New Training Program for Doctoral Students to Focus on News Coverage of Infectious Disease

Columbia, Mo. (July 26, 2010) — A new grant will fund a Missouri School of Journalism doctoral student who is interested in studying how to improve news coverage of infectious disease and public health.

Glen T. Cameron
Glen T. Cameron

Through funding from the U.S. Department of Homeland Security (DHS), the Health Communication Research Center (HCRC) at the School will initiate a training program for doctoral students interested in communicating health issues to the public and the science journalism community. The program also will focus on zoonotic diseases, which are diseases that can jump from animal to human populations, and foreign animal diseases.

The 2009 threat of international pandemics of the bird and H1N1 influenza viruses is a recent example of the scope of the research to be conducted. While news of these diseases dominated the headlines and dinner-table conversations, the Centers for Disease Control and the World Health Organization were challenged to communicate information that was easy to understand and accurate.

“News coverage by a better informed cadre of science journalists will increase public support for scientific inquiry and enhance a reasonable and responsible response to possible infectious outbreaks.”

HCRC Director and Maxine Wilson Gregory Chair Glen T. Cameron will lead the six-year science communication grant project and will work with one journalism doctoral student for each year of the grant.

This project is part of an overall $12 million grant received by the Kansas State University for the Center for Excellence for Emerging and Zoonotic Animal Diseases (CEEZAD) to conduct research, develop technology, and train a specialized workforce to successfully defend our nation’s agriculture economy against agro-terrorism and emerging animal pathogens. DHS’s centers of excellence bring together leading experts and researchers to conduct multidisciplinary research and education for homeland security solutions. Each center is led by a university, in collaboration with partners from other institutions, agencies, laboratories, think tanks and the private sector.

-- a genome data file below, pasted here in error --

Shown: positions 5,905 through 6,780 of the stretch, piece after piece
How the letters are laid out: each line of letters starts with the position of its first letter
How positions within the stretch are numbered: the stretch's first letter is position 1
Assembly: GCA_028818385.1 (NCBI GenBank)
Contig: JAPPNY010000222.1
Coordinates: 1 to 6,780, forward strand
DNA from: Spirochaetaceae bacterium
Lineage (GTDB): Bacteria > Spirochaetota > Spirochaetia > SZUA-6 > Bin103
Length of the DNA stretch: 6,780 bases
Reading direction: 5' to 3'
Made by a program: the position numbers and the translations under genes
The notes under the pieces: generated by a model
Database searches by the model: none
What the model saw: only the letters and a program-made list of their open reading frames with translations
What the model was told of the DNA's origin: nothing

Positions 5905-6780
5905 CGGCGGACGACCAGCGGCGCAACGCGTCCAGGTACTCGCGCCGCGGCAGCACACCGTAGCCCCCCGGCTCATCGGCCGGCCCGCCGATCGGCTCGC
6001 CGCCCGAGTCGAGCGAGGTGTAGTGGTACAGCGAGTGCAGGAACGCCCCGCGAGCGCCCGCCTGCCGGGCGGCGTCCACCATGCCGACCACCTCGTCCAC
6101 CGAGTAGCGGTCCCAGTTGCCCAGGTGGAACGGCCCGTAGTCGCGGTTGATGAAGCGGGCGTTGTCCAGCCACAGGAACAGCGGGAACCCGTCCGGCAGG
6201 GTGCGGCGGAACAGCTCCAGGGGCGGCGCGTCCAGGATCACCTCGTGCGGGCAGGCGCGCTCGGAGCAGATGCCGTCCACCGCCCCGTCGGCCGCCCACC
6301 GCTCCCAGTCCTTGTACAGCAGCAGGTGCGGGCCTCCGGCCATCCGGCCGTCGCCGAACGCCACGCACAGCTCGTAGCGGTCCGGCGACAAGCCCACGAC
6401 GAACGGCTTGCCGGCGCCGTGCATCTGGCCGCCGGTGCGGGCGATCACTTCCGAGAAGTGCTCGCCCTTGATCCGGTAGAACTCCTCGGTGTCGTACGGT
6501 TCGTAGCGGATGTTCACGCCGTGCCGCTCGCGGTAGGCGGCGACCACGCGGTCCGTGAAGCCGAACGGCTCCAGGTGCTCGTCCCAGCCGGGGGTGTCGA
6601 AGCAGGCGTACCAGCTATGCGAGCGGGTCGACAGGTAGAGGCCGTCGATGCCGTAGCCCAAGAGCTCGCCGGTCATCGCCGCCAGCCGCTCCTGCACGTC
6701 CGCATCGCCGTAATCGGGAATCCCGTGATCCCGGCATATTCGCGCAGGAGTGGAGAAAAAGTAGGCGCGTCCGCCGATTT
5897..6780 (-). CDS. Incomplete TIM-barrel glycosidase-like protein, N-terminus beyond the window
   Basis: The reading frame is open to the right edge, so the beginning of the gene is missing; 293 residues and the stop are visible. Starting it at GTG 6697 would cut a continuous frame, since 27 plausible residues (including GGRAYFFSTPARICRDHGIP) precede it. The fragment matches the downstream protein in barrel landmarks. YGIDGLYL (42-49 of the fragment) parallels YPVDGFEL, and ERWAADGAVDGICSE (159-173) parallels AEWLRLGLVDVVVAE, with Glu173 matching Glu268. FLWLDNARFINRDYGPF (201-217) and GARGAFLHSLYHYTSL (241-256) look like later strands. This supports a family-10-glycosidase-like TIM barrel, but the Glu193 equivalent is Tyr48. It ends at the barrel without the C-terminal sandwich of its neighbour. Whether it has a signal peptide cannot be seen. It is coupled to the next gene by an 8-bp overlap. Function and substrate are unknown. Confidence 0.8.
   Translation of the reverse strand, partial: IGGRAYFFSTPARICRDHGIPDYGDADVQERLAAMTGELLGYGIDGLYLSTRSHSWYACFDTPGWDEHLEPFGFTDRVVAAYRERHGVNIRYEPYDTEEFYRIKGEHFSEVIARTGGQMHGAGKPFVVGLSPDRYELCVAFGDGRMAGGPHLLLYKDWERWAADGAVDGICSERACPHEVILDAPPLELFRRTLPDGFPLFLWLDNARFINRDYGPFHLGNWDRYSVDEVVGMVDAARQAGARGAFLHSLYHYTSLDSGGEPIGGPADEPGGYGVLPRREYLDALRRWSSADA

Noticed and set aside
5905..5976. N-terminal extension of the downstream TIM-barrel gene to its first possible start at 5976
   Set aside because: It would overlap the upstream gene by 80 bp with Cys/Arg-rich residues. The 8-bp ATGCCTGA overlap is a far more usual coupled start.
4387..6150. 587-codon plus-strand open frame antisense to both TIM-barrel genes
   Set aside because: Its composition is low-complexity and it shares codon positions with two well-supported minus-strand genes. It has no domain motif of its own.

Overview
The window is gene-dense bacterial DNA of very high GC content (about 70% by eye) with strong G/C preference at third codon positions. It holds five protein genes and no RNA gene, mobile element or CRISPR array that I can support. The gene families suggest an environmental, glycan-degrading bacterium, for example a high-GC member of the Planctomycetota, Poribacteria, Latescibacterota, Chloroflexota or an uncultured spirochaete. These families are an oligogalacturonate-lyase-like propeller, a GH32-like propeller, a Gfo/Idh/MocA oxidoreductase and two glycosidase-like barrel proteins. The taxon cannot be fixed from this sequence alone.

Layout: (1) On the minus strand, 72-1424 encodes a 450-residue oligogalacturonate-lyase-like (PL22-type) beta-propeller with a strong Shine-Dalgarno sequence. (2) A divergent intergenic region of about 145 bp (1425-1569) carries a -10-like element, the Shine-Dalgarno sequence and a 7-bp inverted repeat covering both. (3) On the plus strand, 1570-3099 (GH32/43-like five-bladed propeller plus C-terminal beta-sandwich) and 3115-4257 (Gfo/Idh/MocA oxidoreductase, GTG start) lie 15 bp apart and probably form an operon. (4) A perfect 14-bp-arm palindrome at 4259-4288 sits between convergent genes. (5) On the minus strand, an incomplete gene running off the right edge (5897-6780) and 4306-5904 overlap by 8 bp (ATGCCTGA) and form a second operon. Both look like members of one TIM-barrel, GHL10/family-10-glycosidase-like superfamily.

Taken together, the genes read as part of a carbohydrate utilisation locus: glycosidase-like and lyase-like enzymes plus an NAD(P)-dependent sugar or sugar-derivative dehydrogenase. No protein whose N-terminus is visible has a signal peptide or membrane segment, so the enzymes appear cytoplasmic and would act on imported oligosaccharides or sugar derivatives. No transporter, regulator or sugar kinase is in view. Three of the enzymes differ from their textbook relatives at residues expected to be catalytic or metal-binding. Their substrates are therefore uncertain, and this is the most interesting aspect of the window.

“The Health Communication Research Center prides itself on practicing the Journalism School’s vaunted ‘Missouri Method,’ learning by doing real journalistic work,” Cameron said. “The doctoral fellow will join our other efforts to improve science reporting and the public discourse that follows from improved science news coverage.”

Doctoral students funded by CEEZAD will study the formation of public opinion around complex scientific work, using this knowledge to improve science journalism and science public relations to convey accurate and measured information to the general public through mass and social media channels. News coverage by a better informed cadre of science journalists will increase public support for scientific inquiry and enhance a reasonable and responsible response to possible infectious outbreaks.

The research done by Cameron and the doctoral students on the CEEZAD communication programs will help inform the HCRC’s Howard Hughes Medical Institute project in the Bond Life Sciences Center, especially the Online Science News Portal. The portal will permit dissemination of work by CEEZAD scientists to science and health journalists as well as any interested visitors to the website.

About HCRC

The Health Communication Research Center is a grant-funded center based in the journalism school. Its primary mission is to foster interdisciplinary research to improve communication between the health care community and the public. The center capitalizes on the University of Missouri‘s strengths in health care outreach, education and prevention.

Updated: May 13, 2020

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